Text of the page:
Luol Deng, Thon Maker Caught Up In Trump Immigration Order

Luol Deng was born in Wau, Sudan which is now the South Sudan. He has been in the United States since he was 14 and attended high school in New Jersey (Blair Academy). He was a lottery pick who has played for four NBA teams: Bulls, Cavaliers, Heat and Lakers. Deng moved with his family to London and has had dual citizenship since 2006.

Thon Maker was born in Wau, Sudan which became South Sudan in 2011. He is a rookie drafted by the Milwaukee Bucks in 2016 and plays limited minutes but on Saturday night Maker had his first home start of the season at center.  Maker moved with his family to Australia in 2002 and has dual citizenship.

On Friday, President Trump via executive order, banned all immigrants from seven Muslim countries from entering the United States. Sudan was one of those countries. Maker was in a game in Toronto on Friday; Deng doesn’t play until Tuesday and has no games scheduled out the country.

At the same time that Maker was playing against the Raptors and scoring 8 points, the U.S. Customs and Border Protection was communicating with airlines the names of passengers with suddenly cancelled visas. Maker’s visa wasn’t one of them.

The NBA issued a statement via Mike Bass, their spokesman.

“We have reached out to the State Department and are in the process of gathering information to understand how this executive order would apply to players in our league who are from one of the impacted countries. The NBA is a global league and we are proud to attract the very best players from around the world.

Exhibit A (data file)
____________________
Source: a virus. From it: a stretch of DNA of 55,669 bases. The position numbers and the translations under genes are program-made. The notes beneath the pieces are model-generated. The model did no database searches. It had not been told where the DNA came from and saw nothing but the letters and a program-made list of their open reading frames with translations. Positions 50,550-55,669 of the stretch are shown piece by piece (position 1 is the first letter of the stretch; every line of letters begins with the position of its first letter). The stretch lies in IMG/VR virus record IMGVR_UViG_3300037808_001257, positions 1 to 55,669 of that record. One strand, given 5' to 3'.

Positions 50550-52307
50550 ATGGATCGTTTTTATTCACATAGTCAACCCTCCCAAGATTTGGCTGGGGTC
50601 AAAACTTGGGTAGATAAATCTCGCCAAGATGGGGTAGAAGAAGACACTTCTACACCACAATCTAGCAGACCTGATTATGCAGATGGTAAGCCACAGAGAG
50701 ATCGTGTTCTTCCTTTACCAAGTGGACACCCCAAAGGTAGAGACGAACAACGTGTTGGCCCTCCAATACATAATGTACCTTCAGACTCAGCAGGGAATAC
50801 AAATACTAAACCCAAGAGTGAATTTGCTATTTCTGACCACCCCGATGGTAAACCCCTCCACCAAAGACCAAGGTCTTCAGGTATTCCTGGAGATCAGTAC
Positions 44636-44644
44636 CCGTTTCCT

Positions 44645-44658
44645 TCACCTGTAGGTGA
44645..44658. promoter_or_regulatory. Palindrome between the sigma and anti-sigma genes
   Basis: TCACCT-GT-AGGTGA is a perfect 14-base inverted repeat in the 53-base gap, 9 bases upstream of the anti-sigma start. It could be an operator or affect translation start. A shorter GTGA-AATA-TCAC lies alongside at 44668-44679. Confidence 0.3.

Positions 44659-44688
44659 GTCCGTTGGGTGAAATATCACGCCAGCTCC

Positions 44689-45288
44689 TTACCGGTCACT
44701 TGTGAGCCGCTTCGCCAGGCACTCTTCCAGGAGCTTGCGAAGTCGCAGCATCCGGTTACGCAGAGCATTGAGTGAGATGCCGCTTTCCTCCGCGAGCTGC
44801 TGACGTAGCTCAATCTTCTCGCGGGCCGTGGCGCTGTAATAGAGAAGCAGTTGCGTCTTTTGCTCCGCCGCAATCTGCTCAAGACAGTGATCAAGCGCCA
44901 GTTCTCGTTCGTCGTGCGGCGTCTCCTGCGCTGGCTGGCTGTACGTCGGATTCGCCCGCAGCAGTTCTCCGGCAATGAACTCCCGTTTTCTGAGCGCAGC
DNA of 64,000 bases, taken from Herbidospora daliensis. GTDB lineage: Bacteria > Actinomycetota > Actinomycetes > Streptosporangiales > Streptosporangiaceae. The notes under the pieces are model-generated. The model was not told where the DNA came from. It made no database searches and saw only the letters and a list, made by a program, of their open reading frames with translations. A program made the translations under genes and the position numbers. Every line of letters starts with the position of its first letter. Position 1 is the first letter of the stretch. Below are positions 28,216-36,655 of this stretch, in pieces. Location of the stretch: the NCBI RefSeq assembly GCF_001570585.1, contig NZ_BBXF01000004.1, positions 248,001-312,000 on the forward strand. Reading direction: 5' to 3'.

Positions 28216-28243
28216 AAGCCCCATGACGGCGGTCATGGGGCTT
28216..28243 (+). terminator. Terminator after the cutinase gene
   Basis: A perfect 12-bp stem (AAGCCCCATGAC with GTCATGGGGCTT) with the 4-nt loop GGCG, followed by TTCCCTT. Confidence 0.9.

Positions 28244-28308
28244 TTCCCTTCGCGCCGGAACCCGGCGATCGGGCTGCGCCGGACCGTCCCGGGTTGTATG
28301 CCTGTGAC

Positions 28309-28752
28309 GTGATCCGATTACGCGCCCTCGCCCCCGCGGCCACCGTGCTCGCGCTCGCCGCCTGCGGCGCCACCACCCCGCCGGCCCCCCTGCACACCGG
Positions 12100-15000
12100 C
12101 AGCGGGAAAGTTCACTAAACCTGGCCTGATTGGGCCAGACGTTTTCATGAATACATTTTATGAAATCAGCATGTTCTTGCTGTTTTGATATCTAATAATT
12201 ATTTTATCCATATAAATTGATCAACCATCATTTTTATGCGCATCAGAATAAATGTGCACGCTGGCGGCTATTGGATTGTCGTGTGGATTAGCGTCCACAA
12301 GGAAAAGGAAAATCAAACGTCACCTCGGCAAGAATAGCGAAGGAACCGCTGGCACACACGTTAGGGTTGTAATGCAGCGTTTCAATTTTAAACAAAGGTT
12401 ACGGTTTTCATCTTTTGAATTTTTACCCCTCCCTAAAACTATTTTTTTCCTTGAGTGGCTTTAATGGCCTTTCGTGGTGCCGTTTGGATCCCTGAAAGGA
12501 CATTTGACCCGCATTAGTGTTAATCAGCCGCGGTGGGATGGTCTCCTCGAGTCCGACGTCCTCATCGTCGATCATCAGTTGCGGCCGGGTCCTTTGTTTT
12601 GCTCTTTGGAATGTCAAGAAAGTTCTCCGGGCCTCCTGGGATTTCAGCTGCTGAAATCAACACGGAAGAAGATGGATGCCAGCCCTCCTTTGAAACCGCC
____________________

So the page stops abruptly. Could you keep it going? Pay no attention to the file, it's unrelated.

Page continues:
The immigration ban via executive order is for the next 90 days. So if Maker and Deng want to take a vacation during the All-Star break and leave the country they cannot get back in.

Late Saturday, an emergency order issued by a New York federal judge barred the United States from deporting people from seven Muslim nations. Sudan, Iran, Iraq, Libya, Somalia, Syria and Yemen.

There has not been much detail on how the ban is going to be implemented and it has already caused chaos.  What if the Bucks play the Raptors in the playoffs and Milwaukee travels to Toronto within that 90 day window?

The vice-president of the Milwaukee Bucks, Alexander Lasry, whose father is a Moroccan immigrant and owns the Bucks, wrote on social media, “I appreciate all the fans concerns and prayers for Thon. And today, a Sudanese refugee who fled oppression and is an incredible young man will make his second NBA start. I’m incredibly excited and proud of him. He’s a symbol of what makes America great and all immigrants believe about America. But what’s going on in US right now isn’t about Thon. It’s about all the other immigrants and refugees who will make US a better place that can’t come into our country. This is not who we are as a country and doesn’t live up to our ideals. What Trump says about immigrants and refugees isn’t what I see. I see incredible ppl who come here to create a better life for the families. It’s why my dad’s family came here from Morocco. We must continue to share the stories of incredible immigrants and refugees who make America GREAT.”

Second year guard Rondae Hollis-Jefferson of the Brooklyn Nets had a very succinct message. Hollis-Jefferson is a Muslim. “We try to teach people not to point the finger, blame a whole [group]. You can’t judge a whole group by one’s action at the end of the day. You can’t speak for all Muslims because all Muslims heart aren’t like that. Most of them are pure, really believe in a different way and a different livelihood. This is kind of hard…just being part of that community and a part of that family. I feel like this should be handled differently and I feel like more people should definitely speak up and act on it just because it’s BS at the end of the day.”

Luol Deng was awarded the NBA Sportsmanship Award in 2007, the U.N. Refugee Agency’s Humanitarian of the Year Award in 2008 and the J. Walter Kennedy Citizenship Award in 2014.